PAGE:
Andy Mitchell, a brewer at New Belgium Brewing in Fort Collins, Colorado, shared his homebrew recipe for this Belgian dubbel. It has an aroma of toasty malt with dried dark fruit and background subtle clove and pepper phenols. The initial malt sweetness fades into a firm but balanced bitterness.
OG (est): 1.068
FG (est): 1.014
IBUs (est): 21
ABV (est): 7.1%
5 lb 10 oz Pils (2.55 kg) (bonus points for Belgian Pils)
3 lb 6 oz (1.53 kg) Munich 10L (or similar)
1 lb (454 g) Caramunich 1
4 oz (113 g) Special B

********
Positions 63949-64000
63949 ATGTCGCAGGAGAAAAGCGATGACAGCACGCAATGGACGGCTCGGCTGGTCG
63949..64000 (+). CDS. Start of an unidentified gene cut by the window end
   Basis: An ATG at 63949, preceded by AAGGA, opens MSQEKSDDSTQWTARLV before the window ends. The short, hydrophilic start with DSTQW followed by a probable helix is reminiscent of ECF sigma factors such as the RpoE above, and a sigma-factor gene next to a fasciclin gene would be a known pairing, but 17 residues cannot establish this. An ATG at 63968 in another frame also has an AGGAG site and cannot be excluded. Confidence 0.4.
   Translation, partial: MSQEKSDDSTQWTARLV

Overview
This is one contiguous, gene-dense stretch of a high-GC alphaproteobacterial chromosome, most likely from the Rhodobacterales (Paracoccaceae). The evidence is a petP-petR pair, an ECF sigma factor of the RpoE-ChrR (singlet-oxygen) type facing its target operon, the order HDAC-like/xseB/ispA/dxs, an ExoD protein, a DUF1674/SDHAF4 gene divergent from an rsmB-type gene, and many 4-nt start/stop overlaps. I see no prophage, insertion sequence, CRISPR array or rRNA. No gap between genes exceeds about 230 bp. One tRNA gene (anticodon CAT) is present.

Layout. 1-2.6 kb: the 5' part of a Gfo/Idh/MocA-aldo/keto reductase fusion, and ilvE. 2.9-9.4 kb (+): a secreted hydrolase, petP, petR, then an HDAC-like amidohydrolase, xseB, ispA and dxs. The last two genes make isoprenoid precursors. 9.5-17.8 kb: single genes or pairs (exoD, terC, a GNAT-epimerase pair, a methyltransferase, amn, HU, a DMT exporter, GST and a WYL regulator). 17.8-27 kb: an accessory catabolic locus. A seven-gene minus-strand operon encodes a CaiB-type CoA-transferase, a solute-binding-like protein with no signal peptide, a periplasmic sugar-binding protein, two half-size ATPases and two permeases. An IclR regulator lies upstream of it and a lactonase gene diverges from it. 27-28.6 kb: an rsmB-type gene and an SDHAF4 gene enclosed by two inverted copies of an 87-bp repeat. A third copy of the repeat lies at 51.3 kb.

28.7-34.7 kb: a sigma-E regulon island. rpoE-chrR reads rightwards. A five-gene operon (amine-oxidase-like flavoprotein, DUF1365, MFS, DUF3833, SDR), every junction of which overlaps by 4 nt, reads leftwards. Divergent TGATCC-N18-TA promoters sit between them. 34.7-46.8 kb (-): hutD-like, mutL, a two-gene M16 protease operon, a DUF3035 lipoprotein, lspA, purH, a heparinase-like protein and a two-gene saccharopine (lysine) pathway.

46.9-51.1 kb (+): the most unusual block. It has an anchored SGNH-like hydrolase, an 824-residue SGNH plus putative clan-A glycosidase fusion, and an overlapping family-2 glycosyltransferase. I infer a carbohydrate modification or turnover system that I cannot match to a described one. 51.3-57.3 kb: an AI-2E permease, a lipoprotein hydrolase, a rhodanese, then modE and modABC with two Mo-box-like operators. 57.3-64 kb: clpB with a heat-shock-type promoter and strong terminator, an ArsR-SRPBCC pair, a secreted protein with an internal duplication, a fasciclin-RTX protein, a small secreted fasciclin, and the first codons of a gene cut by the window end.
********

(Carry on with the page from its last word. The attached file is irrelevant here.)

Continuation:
2 oz (57 g) UK chocolate (425L)
0.75 oz (21 g) East Kent Golding at 60 minutes
1 oz (28 g) East Kent Golding at 20 minutes
2 lb (907 g) cane sugar at 10–15 minutes
Mash the grains for 20 minutes at 144°F (62°C) (beta rest), then step to 40 minutes at 158°F (70°C) (alpha rest). Mash out at 170°F (77°C) for 1 minute. Boil for 60 minutes, following the hops/adjunct schedule. Chill and pitch the yeast at 68°F (20°C) and let the temperature free rise to 73°F (23°C).
Wyeast 1762 Belgian Abbey II
If you can’t step mash, mash at 150°F (65°C) for 80 minutes. Target a chloride-to-sulfate ion ratio of 1.5 to accentuate the malt. Pitch two smack packs of yeast or make a starter. Aerate with oxygen if possible.
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